More to the point, I’ve bought a lot of books over the years and, as noted in a previous post, those babies were stacked two deep on the sagging shelves of some extremely old bookcases. Fun fact: The ones that sagged were ones we got either from stores or from places we worked (surplus office supplies). The one bookcase that didn’t sag was the one I built myself when I was sixteen years old. It’s been my bedside nightstand/bookshelf for, well, many years and it’s still holding up.

A lot of books.

What I needed was a big bookcase, something that would fill an entire wall in my home office. Something sturdy, with glass doors to cut down on the dust and dog hair. And something that would hold all my books.

I considered building it myself, but that would be a major undertaking. I don’t have a wood shop and I don’t have all the tools I would need for the project, like a table saw. And I don’t have a garage, either, so no place to store them. That left me with the option to find something I like online and hope for the best.

I did a lot of searching, comparing materials, prices, colors, designs, but I finally settled on the Billy Bookcase from IKEA (and no, not an endorsement; I paid for them myself) because I liked the design. Of course, these are mass-produced products, so it’s not particle board/pressed wood instead of solid wood, but I can work around that.

My main concern was sagging shelves. The bane of all book collectors. But I have a workaround. Shelf supports. Basically, I can cut some 1 inch x 2 inch pieces of wood, paint them to match the shelves, then basically stack them from bottom to top, adding support to the center of each shelf. And all I lose is one inch of space on each row. A small price to pay. I also need to tweak the way the doors hang. They’re all a little offset, but easy enough to correct.

A collection of poetry books.

Now, of course, comes the fun part: The organization. So far, I have all my books on the shelves, and roughly organized by fiction, poetry, humor, collections, religion/philosophy, and non-fiction. I’ll break those down into sub-genres, then by author. My partner, however, thinks I should organize my books by color. I tried to explain to her that would make it difficult to locate books, but she can be persistent. I’m hoping I can distract her by suggesting she organize her shoe collection by color. I think she has more shoes than I have books, so that should keep her occupied for a while.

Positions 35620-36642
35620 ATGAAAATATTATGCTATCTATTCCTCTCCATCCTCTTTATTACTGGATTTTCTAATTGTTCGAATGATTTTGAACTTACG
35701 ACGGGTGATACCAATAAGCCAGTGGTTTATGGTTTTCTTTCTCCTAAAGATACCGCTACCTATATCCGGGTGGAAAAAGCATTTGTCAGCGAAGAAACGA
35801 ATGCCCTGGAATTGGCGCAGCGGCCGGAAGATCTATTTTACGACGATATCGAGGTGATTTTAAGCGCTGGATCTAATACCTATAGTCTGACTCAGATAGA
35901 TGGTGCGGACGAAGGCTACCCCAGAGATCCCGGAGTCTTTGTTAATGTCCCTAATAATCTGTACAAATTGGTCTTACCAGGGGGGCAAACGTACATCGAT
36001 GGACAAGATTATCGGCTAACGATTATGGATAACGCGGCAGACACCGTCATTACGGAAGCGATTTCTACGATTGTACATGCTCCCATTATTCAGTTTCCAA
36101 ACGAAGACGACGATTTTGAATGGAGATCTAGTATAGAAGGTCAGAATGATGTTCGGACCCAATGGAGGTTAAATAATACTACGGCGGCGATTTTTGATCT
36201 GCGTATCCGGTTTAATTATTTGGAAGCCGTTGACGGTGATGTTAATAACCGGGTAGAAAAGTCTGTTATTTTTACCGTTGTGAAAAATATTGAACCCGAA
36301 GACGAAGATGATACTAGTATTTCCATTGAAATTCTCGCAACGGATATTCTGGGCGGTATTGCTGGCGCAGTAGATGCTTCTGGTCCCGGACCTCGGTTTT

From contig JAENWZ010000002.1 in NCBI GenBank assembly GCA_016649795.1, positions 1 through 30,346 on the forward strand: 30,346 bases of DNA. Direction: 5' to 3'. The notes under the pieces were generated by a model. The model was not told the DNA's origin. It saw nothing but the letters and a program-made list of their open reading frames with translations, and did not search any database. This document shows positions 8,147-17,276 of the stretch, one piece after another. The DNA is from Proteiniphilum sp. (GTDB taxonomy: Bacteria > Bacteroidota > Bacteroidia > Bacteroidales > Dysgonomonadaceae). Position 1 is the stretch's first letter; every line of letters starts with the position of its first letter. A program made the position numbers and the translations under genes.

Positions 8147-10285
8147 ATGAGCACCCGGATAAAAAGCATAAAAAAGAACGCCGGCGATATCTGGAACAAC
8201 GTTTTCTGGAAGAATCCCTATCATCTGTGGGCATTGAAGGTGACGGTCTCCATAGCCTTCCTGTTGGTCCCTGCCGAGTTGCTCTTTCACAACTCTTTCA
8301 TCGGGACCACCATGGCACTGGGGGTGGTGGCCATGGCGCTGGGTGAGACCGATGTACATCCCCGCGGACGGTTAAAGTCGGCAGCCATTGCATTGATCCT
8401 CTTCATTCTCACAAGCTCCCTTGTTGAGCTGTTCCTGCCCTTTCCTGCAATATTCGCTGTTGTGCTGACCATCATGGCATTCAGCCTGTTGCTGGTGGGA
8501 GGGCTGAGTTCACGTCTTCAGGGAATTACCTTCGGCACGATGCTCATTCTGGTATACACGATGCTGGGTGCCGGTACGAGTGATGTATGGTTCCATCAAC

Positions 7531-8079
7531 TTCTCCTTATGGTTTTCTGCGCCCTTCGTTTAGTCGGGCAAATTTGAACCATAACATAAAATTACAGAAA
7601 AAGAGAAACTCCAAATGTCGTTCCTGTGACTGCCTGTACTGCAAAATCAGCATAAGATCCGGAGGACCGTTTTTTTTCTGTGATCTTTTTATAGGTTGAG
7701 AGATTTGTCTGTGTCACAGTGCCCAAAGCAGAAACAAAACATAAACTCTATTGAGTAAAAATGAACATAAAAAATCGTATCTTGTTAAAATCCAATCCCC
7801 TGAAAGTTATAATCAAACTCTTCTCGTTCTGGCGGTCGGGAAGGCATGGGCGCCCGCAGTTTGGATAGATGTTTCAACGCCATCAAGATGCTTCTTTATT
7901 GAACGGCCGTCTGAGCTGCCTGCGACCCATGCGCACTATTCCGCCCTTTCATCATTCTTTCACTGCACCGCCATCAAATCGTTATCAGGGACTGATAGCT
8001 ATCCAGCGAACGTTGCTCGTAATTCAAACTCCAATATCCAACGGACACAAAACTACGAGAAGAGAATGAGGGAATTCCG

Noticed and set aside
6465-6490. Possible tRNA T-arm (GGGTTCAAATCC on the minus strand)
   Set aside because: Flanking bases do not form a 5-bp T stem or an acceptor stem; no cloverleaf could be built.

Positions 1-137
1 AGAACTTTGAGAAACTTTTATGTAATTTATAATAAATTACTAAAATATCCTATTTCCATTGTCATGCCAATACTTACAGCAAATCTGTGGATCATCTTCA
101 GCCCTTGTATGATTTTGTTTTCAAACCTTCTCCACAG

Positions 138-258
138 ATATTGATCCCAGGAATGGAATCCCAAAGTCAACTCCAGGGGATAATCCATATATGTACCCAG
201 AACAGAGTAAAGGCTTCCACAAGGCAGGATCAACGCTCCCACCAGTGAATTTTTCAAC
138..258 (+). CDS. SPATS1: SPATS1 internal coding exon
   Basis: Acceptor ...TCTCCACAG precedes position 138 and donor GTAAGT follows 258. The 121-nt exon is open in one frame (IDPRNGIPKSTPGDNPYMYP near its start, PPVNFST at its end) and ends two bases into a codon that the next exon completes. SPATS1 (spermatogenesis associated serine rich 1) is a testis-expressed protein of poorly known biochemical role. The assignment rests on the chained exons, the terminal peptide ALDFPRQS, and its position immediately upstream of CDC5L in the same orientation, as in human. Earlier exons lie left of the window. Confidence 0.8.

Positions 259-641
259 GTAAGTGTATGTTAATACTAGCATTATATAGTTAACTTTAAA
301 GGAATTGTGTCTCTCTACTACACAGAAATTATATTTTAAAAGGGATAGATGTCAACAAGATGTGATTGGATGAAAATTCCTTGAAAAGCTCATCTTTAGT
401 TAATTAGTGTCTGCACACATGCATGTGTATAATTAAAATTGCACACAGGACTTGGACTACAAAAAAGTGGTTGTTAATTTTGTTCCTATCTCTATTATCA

My bookcase.

For what it’s worth, I feel a sense of relief now that all my books are in one place, somewhat organized, and will be easier to locate when needed.

Next on my to-do list? My vinyl albums. Wish me luck!

RB

 

March 22

A Poetry Moment – V – The Kiss

I’ve recently been on an OCD-inspired clean up of my home office space. And to be completely honest with you, I’ve been a bit of a hoarder over the years. Mainly books and things I’ve written. I have a couple of filing cabinets filled with scraps of ideas, single paragraphs, maybe a line or two of verse.

While rummaging through these random pieces of paper, I re-discovered a file that had some old poetry I’d written years ago. A few were familiar, a few had been forgotten. One that stuck out to me was one I wrote for my partner not long after we first started dating (twenty-six years ago!). Although I was inspired by our first real kiss, I think anyone who remembers their first kiss with that special someone will relate.

Love and passion have always been a favorite theme for poets. So with that in mind, I present to you…

 

The Kiss

There’s that moment of awkward silence as 

we look one another’s eyes, drawing ever closer.  

I feel a smile tug at my lips and I try not to laugh, knowing 

that it would ruin the moment.  Then I feel the soft flesh 

of your lips as they press against mine and a rush of 

adrenaline and fear, 

nerves and arousal.  

 

I feel your tongue entwine with mine, tender and gently probing.  

I feel the heat and moisture of your breath, your body pressing 

so firmly against mine, and I can’t help but notice how wonderful 

your breasts feel pressed up against me.  

I can feel the beating of your heart.